Reviews

Lost in the Desolate Empire

I took my Kindle to Cambodia and there I finished Book 3 of Christina Ochs’ Desolate Empire series, The Hammer of the Gods. I started reading them because I was searching for books like my Light Funnel series (which they’re not really), but kept reading them because I enjoyed them and the rise and fall of the fortunes of the varied characters.

The obvious comparison is with George R. R. Martin’s A Song of Ice and Fire, or A Game of Thrones as it’s possibly now more commonly known, thanks to the television series using the name of the first book for the whole series. Similarities are a sweeping historical narrative, a subtle introduction of fantastical elements, many characters and the story being told from the perspective of a subset of those characters.

The similarity is superficial. I’ll take each point separately.

Martin used the Wars of the Roses as one of his inspirations and certainly the weapons and tactics are those of the late fifteenth century. Christina Ochs is inspired by the Thirty Years War which was in the middle of the seventeenth century. This gives her access to firearms and a completely different mental picture. She also uses Europe as the inspiration for her world, then reshapes and renames countries to suit.

While A Song of Ice and Fire begins with the Others, we’re not deluged with hobbits, orcs and elves. Instead, they find their way into the story in small doses so that they are easier to accept in the richly drawn and realistic world he’s created.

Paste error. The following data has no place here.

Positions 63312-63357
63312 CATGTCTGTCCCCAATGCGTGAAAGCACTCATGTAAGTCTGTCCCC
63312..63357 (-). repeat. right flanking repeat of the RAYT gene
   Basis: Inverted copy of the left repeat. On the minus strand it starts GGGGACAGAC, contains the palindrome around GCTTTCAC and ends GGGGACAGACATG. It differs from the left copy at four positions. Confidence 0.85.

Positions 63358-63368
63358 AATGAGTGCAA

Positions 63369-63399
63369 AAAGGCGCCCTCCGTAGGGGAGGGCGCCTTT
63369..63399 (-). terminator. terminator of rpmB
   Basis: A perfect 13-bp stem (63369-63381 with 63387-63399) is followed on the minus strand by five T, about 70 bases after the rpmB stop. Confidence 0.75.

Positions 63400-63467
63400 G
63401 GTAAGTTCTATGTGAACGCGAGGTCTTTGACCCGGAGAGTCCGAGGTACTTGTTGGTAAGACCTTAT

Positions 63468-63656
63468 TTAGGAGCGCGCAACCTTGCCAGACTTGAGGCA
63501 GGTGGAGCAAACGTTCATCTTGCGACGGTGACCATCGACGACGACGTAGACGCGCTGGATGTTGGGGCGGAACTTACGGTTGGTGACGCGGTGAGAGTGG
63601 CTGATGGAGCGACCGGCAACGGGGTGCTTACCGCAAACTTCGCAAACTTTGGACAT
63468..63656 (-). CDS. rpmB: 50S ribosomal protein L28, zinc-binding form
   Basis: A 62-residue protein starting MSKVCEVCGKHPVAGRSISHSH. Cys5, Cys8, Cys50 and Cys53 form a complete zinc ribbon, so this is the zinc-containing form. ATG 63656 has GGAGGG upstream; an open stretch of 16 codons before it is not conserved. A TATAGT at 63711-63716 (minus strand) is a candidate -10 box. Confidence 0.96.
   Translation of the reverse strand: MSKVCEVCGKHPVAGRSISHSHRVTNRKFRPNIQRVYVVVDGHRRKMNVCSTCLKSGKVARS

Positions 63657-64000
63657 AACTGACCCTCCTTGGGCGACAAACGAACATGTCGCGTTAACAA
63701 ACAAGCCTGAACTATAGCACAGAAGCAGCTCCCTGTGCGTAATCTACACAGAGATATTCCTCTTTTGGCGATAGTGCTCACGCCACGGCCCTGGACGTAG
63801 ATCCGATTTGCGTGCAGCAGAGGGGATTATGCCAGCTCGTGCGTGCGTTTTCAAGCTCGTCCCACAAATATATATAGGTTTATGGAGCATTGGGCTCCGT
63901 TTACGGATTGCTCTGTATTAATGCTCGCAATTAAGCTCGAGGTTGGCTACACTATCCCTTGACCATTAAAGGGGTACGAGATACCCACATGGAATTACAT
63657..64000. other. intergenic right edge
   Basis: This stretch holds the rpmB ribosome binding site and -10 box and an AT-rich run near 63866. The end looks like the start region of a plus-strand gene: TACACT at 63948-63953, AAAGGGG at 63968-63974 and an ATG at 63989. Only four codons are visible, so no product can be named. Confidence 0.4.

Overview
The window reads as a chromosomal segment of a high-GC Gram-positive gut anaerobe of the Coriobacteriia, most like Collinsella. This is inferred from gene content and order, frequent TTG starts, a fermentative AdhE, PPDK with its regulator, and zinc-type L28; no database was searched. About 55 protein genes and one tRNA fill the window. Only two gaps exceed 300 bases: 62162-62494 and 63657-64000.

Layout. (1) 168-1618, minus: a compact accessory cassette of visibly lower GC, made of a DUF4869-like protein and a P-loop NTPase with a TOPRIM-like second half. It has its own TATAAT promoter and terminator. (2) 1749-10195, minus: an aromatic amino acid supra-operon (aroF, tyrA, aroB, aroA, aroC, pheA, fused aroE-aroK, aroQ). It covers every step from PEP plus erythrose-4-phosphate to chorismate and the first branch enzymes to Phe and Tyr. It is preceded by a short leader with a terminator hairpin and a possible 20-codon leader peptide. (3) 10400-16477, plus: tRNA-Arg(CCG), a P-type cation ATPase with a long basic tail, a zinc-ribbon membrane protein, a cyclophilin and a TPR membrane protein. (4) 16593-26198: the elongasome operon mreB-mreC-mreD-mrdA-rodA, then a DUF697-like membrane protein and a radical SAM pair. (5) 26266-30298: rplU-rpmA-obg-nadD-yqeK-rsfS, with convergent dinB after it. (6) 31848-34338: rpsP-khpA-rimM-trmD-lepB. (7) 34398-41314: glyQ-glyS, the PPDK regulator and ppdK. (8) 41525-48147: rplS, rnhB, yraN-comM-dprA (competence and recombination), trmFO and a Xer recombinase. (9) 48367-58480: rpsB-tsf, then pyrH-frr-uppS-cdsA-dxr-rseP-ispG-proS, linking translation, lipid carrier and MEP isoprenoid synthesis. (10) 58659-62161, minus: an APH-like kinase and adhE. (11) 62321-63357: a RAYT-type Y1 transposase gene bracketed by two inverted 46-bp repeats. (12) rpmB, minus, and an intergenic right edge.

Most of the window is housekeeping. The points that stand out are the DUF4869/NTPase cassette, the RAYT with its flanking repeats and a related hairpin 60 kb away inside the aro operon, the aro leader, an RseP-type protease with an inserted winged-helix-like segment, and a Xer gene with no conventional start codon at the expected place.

Christina Ochs takes this even further. Three books in and we have occasional premonitions and communication through dreams, and a dark supernatural ritual with unnatural consequences. But that’s it. I’m assuming there’s more to come.

As far as telling a story from multiple viewpoints, George R. R. Martin hardly invented that, although he is a master. Christina Ochs has fewer storytellers and a smaller cast (although it’s still large enough for the list of characters to be useful).

A mark of a successful subplot is that it would work on its own. I believe Ochs could have told stories solely focused on each of the viewpoints, but they are all the richer for being woven together.

The other thing about Christina Ochs’ characters is that there are more of them who are easy to like without being unrealistic. Don’t get me wrong, I love Martin’s multi-faceted characters, but it’s a pleasant contrast to be in a world inhabited by more likeable people.

That brings me onto another major difference. Martin graphically draws a very violent and violently sexual world. He pulls no punches – and neither does the TV series. The horror of war is not so graphically drawn in the Desolate Empire, but it is still there.  Peasants and townsfolk are often shown being the innocent victims of marauding armies.

One thing Ochs’ series shows is the impact that personalities and relationships of a very few at the head of politics can have on millions of others. You only have to read about a few recent national leaders to know this to be true.

So, I’m looking forward to reading the last three books in the series. I understand the final one is in the last stages of being written. It remains to be seen whether we’ll ever see the last two books of A Song of Ice and Fire, although I’m hanging out for them – along with millions of other people!

Leave a Reply

Your email address will not be published. Required fields are marked *